Parents entangled in a family law dispute may feel frustrated at the jargon thrown around by lawyers and family court judges. What one state calls “custody”, another might call “conservatorship”. There might be “legal custody”, “physical custody” or just “possession”. “Visitation schedules” might also be called “time sharing” or “Parenting Time”. Hearing new words without firm definitions can be maddening, especially when it comes to the well-being of your child. But rest assured – regardless of what they are called, the concepts across the nation are largely the same.
What Does Legal Custody Mean?
Legal custody comprises of the rights that each parent has to their child(ren) and the ability to make decisions on behalf of them. This includes things such as determining which school their child(ren) should attend or making important medical decisions.
Usually, parents will be able to share some form of legal custody. Most legislative systems agree with the notion that children are better off when both parents can be actively involved in their development and childhood. In some states, this is called joint or shared custody.
Sometimes, it is either not possible or not in the best interest of the child(ren) for both parents to have equal decision-making rights when it comes to the child(ren). This could be either because one of the parents is absent, or because a parent has been abusive or neglectful of the child. In those cases, usually, one parent will be awarded the primary decision-maker for the child. This is an example of sole legal custody.
What is Physical Custody?
In some states, physical custody means that one parent will be the person with whom the child(ren) primarily lives. However, joint physical custody (as with joint legal custody) is often seen as the best option. Joint physical custody means both parents will get a fairly equitable split of time with the child(ren). This will only work if the parents live fairly close to each other and are able to effectively communicate and co-parent.
In most states, custody orders will have elements of both physical and legal custody. In most cases, the parents will share aspects of raising their child(ren) and enjoy fairly equal physical possession of the child(ren) in order to minimize the disruption and drama in the child(ren)’s’ lives.
Sometimes, parents who have recently struggled with addiction might face the prospect of sole custody, depending on the circumstances. It is important to remember that custody orders can usually be modified in the future, which means that parents with addiction issues will have the opportunity to demonstrate to the court that they have made strides in addressing their dependencies and rehabilitating themselves.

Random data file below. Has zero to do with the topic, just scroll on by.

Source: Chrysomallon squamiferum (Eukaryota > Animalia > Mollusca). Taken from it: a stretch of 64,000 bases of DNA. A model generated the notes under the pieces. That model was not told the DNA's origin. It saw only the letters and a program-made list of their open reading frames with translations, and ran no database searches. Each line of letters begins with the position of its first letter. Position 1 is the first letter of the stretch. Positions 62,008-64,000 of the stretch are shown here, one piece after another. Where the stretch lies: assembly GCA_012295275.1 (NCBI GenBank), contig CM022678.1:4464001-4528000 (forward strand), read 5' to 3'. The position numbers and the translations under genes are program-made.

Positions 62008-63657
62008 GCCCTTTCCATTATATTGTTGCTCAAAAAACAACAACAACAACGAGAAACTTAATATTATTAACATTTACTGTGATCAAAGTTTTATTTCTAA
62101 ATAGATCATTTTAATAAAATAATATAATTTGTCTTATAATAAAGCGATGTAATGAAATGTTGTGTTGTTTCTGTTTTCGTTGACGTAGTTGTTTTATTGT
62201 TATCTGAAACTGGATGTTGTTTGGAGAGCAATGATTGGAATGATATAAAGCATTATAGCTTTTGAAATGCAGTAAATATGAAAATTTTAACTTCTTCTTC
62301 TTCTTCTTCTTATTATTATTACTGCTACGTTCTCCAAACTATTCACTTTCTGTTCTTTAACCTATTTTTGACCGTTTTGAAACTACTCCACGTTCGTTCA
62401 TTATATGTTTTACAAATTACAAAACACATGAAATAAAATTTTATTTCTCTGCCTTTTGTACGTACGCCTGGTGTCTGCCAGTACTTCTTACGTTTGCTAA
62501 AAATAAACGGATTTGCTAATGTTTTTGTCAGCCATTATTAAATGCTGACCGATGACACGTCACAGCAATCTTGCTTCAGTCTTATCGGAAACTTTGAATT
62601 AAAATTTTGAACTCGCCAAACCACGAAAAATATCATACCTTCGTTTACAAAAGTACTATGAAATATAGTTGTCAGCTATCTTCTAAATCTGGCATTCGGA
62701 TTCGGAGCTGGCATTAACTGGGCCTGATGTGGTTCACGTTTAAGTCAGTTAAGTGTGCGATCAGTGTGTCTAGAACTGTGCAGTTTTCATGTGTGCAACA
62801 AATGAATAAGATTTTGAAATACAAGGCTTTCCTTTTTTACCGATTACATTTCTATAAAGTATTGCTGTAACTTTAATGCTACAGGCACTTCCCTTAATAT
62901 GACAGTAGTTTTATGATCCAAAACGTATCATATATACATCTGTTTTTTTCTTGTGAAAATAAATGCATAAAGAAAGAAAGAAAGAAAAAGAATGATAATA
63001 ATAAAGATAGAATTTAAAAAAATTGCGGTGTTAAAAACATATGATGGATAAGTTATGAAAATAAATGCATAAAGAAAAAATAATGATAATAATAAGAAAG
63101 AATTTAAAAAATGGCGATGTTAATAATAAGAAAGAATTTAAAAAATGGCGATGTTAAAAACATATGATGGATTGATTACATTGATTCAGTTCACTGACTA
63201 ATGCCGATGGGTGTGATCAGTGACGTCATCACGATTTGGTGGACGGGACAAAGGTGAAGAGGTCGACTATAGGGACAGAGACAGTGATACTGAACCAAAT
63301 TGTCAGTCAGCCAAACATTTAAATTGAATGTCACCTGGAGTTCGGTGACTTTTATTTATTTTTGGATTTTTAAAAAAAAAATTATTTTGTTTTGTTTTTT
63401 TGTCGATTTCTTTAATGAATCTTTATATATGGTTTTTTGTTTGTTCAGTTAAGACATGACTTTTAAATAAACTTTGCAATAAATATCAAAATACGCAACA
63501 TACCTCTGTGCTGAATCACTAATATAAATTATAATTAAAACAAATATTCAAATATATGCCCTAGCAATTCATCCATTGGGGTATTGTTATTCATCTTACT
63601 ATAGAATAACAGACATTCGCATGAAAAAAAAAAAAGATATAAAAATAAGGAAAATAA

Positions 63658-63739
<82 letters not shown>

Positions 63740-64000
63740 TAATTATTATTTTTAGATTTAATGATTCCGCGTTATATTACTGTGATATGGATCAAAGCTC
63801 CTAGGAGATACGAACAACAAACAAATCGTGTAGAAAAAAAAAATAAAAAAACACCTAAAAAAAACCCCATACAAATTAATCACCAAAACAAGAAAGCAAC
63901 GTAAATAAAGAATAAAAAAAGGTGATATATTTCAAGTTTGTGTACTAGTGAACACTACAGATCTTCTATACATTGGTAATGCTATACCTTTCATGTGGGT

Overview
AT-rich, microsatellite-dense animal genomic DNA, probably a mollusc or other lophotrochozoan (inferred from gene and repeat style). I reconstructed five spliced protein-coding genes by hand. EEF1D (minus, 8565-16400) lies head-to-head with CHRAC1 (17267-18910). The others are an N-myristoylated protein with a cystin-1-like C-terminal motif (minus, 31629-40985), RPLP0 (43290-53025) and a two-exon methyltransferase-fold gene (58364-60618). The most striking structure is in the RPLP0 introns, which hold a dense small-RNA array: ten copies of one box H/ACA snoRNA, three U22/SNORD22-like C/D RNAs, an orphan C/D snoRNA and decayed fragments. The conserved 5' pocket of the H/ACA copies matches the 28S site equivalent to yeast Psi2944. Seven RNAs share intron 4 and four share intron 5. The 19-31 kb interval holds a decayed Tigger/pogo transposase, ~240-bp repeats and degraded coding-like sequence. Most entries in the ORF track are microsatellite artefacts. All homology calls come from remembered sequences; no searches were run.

For situations like this, new technology is available to help keep the parent who is struggling with addiction accountable. For example, Soberlink allows a parent to document sobriety during Parenting Time through a comprehensive alcohol monitoring system that combines a remote breathalyzer with facial recognition, tamper detection, real-time alerts and detailed reports. This technology allows the monitored parent to keep custody of the child(ren) while providing peace of mind to the other parent.
How Does the Court Determine Custody Matters?
Each state has a different list of specific items to factor into the determination of custody matters, but the primary focus is usually whatever is in the best interest of the child(ren). The court will also look at things such as the relationship between the child(ren) and the parents, the ability of the parents to co-parent, the schedules of each parent, and who has done the primary caretaking of the child(ren).
What is Time Sharing?
Time-sharing is just what it sounds like: the amount of time the parents share with their child(ren). It can be called possession or visitation, and it is almost always based on a schedule. In many cases, the courts of most states will have some kind of standard time-sharing schedule.
Judges usually encourage the parents of the child(ren) to work together on coming up with a more customized schedule that works best for the family. Sometimes, this can mean the children spend every other week with each parent. Other times, the children will just swap weekends. If one parent works shift work, then it may make more sense for the parents to have a possession schedule which reflects this reality.
Other factors, like the child’s age, interests, or any special needs, should also be considered. An infant who is breastfeeding will likely need to spend more time with its mother than its father, versus a twelve-year-old who is involved in a competitive traveling sports team. Perhaps the parents live fairly far apart. In that case, the children might receive less frequent, but longer, periods of visitation with their non-custodial parent.
In cases where there are questions of abuse or serious neglect, time-sharing might also be supervised by a trusted relative or entity of the court until the parent can demonstrate that they can care for the child without observation. There is a multitude of arrangements that can be created when it comes to time-sharing schedules in a family law matter.
When coming up with time-sharing plans, you should always consult with an experienced family lawyer.
About the Author
Danielle Prado, an experienced family lawyer licensed in Texas, England, and Wales.